While Wall Street hit new highs in August, many markets around the world pulled back because of the uncertainty caused by growing trade tensions between the United States and its trading partners, particularly China and Canada. Economic conditions remain favourable, however, and the risk of inflation remains low.
Focus on the past month
Overview of global equity markets
- Driven by technology stocks, U.S. equity markets continued to rise in August, with the S&P 500 Index gaining 3.7%* and the Nasdaq, 6.3%.
- In Canada, the S&P/TSX, fell 0.9%, with the energy and basic materials sectors leading the decline. Canada’s benchmark index is nevertheless up 2.4% year to date.
- Most international stock markets ended the month in negative territory, as reflected by the 1.5% drop in the EAFE Index.
- Emerging markets fell 2.29%, with the Chinese market losing 3.6% of its value.
*All the percentages in this section reflect results in Canadian dollars.
- New twists occurred in the trade war between Washington and Beijing. In August, the United States announced that new tariffs would go into effect in September on an additional $200 billion worth of Chinese imports. China was quick to retaliate with an additional $60 billion of tariffs on various American products. So tensions are still very high between the two superpowers and there is no sign of a quick resolution of this problem, which is making the markets nervous.
- While the United States and Mexico have already concluded a new trade agreement, discussions on the future of NAFTA are still continuing between the Canadian and American governments. At the time of writing, it is difficult to predict how the negotiations will go, since both parties seem reluctant to make concessions on various key issues, including the Canadian supply management system.
- In late August, the Federal Court of Appeal ordered a halt to work on the Trans Mountain pipeline, which the Canadian government bought in May at a cost of $4.5 billion. The Court ruled that the Trudeau administration’s review of the impact that transporting oil to the West Coast would have on marine life was flawed and that it had to engage in consultations with First Nations. This decision will inevitably delay the project by several years and in the meantime will limit the export capacity of Canadian oil companies.
- Government of Canada bonds across maturities generated a return of 0.6% for the month, which represents their cumulative return year to date.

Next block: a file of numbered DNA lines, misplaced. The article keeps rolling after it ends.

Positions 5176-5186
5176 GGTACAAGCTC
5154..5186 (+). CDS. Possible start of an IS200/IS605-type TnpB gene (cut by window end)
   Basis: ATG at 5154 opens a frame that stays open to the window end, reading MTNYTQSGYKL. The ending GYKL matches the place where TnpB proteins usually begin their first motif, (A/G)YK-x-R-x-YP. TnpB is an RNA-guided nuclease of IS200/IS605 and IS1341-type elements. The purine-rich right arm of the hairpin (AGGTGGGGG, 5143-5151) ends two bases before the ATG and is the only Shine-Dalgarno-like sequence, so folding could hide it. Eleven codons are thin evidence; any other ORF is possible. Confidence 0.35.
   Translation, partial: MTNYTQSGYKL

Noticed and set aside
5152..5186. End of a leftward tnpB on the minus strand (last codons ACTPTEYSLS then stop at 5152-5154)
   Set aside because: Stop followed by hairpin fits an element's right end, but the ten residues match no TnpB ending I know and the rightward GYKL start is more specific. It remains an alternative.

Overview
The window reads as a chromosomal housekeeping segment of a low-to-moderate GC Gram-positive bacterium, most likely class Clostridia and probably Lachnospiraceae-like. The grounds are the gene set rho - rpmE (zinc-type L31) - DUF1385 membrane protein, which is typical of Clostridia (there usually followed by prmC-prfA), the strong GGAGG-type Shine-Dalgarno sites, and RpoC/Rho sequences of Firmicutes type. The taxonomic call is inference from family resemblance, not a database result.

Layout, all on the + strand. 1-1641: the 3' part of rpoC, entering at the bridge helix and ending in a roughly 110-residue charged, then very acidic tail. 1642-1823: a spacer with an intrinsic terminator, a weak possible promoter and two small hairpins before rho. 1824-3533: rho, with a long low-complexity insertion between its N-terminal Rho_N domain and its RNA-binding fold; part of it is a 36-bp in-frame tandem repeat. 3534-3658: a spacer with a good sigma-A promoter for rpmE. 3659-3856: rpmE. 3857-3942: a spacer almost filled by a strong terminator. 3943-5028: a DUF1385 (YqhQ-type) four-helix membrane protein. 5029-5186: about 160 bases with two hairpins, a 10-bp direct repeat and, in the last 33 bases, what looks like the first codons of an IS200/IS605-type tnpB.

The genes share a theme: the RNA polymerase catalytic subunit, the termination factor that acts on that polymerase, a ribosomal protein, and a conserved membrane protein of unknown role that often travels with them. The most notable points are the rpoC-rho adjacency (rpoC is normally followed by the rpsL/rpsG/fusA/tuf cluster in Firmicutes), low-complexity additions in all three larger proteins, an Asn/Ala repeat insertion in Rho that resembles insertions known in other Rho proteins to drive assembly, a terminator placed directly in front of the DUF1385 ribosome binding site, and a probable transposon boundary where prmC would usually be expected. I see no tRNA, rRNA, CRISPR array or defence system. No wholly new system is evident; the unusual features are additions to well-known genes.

- U.S. job creation was stronger than expected in August, as was wage growth, two factors that are positive for the American economy. Inflation should pick up by year-end 2018, as the Federal Reserve raised its benchmark rate in June and expects to make two more rate hikes, in September and December.
Performance of our funds
Our funds generally performed well in the first half of the year, particularly our FDP Balanced, FDP Balanced Growth and FDP Balanced Income Portfolios as well as our FDP Canadian Equity Portfolio. All were highly ranked by Morningstar in the first half.
Our strategic monitoring
Main risks to consider
The escalation of the trade war between the United States and China is the main risk to global growth. Here are some of the other risk factors that we are closely monitoring.
- The economic problems of Turkey, Argentina and South Africa are slowing the growth of emerging markets and some other emerging economies could in turn be affected.
- Combined with weaker economic growth, an increase in inflation would lead to a period of stagflation, i.e. rising prices in a stagnating economy.
- By raising its benchmark rate too quickly, the U.S. Federal Reserve would likely hinder American and global GDP growth.
- Political instability in Italy and Spain is impeding the economies of these nations and may eventually slow growth in the other countries of the euro zone.
The main fundamental indicators remained rather stable in August. Among those that still augur well for the economy and the stock market are U.S. job creation and manufacturing.
We are maintaining our current strategy of overweighting equities and underweighting bonds, for the following reasons:
- Economic conditions are favourable and the risk of recession is slight.
- The threat of uncontrolled inflation remains low.
- Corporate revenue and earnings growth is sustained.
- Stock valuations are still reasonable.
François Landry, CFA Senior Vice-President and Chief Investment Officer
The opinions expressed here and on the next page do not necessarily represent the views of Professionals’ Financial. The information contained herein has been obtained from sources deemed reliable, but we do not guarantee the accuracy of this information, and it may be incomplete. The opinions expressed are based upon our analysis and interpretation of this information and are not to be construed as a recommendation. Please consult your Wealth Management Advisor.
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